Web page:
Health reform in redwood country
Health reform in redwood country

About this project

Health reform is on its way to low-income residents of rural California, including Humboldt and Del Norte counties along the northern coast. A consortium of 34 rural counties has applied to participate in the “Bridge to Health Reform,” a $10-billion federally financed expansion of statewide public health coverage. While backers are convinced it will save health care services in these sparsely populated, budget-challenged counties, skepticism abounds among Redwood Country health professionals that the new health order is not tailored to their needs.


At a glance: County Medical Services Program

 The County Medical Services Program is a relatively obscure indigent care provider that was established in 1983 to enable smaller, rural California counties to deliver health care services to poor adults.

Isolated clinic brings reform model to Redwood Country

As rural medical providers wrestle with the challenge of bringing health reform to the most isolated regions of California, a promising test case has emerged on the far northwest tip of the state.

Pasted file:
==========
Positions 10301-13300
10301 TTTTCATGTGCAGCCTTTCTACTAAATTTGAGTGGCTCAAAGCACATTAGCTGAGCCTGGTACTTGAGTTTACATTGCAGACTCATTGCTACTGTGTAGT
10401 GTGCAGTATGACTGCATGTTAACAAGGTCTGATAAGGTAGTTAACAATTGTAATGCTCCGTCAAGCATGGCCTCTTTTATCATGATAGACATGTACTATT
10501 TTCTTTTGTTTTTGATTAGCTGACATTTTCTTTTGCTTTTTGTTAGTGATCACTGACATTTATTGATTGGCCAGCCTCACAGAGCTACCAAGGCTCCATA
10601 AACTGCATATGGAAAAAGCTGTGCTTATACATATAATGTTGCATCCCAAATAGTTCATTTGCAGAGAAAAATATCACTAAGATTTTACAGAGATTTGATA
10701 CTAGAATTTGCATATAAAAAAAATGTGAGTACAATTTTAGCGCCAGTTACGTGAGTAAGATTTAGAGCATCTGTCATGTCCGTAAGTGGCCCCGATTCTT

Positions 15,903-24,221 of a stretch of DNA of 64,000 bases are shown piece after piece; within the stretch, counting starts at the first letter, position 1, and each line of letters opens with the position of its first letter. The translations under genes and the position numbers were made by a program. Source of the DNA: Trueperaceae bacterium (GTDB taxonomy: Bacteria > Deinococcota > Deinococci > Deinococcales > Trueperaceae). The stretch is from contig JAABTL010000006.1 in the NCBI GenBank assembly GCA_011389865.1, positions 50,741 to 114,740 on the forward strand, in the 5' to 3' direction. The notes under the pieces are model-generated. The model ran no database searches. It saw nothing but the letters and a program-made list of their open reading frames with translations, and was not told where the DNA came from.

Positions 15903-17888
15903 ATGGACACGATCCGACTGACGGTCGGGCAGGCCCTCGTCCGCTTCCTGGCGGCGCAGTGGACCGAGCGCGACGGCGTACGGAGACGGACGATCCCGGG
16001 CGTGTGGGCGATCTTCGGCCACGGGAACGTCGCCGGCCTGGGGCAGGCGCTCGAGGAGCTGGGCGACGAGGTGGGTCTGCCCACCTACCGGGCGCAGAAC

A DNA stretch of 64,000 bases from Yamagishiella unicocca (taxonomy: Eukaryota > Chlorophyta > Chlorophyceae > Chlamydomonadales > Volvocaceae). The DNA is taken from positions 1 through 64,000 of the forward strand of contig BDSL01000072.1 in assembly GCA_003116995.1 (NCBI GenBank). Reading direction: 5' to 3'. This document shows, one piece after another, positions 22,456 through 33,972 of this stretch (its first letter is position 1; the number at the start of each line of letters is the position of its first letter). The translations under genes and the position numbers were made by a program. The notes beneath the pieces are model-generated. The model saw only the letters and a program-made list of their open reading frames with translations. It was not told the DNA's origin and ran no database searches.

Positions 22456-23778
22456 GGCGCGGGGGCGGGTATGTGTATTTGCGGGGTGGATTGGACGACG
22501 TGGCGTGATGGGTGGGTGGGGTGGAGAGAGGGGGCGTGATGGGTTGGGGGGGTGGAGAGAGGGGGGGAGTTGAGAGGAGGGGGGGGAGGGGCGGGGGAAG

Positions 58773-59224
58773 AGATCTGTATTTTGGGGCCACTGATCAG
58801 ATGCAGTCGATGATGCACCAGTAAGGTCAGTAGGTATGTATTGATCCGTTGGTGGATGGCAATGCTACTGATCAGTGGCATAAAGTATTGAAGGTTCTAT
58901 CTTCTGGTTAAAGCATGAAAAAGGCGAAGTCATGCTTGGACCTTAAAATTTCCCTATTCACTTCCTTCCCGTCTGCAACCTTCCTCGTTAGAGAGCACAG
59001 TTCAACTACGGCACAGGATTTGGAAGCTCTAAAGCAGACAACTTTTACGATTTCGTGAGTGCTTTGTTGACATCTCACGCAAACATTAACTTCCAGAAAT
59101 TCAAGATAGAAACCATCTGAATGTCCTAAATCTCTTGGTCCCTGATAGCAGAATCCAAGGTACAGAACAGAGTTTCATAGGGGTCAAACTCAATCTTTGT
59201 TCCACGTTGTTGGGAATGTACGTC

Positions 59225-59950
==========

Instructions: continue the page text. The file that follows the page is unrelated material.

Rural providers weigh in on health care reform

As she treated the lower body paralysis of Donnice Hildreth, who is anxiously awaiting the results of a San Francisco neurosurgical evaluation, Dr. Kate McCaffrey could not restrain her skepticism of a program launched in March to bring federal...

Who qualifies

Under the rules of the “Bridge to Health Reform” free health coverage provided by the County Medical Services Program, or CMSP, will be offered to people earning up to 100 percent of the federal poverty level, or $22,350 for a family of four....


John Gonzales

John Gonzales

Senior writer John Gonzales specializes in the demographics of health policy. He was most recently based in New Orleans as Southern Regional Correspondent for the Associated Press. He covered efforts to rebuild from Hurricane Katrina, as well as immigration and the shifting demographics of The South. Gonzales previously was Hispanic Affairs reporter at Newsday -- a beat that took him from New York's emerging Mexican neighborhoods, to the U.S. border region, to rural Mexican towns. His "Texas Smuggling" articles won the National Association of Hispanic Journalists best breaking news award in 2004. He was also awarded The Freedom Forum’s North American Journalist Exchange fellowship in 2001. Gonzales spent the early part of his 15-year journalism career on the staffs of The Daily Breeze and the Gardena Valley News. He is a USC Annenberg graduate, with honors, and a dual major in political science. He is also a Spanish speaker and graduate of the Los Angeles Times Minority Editorial Training Program, or METPro.

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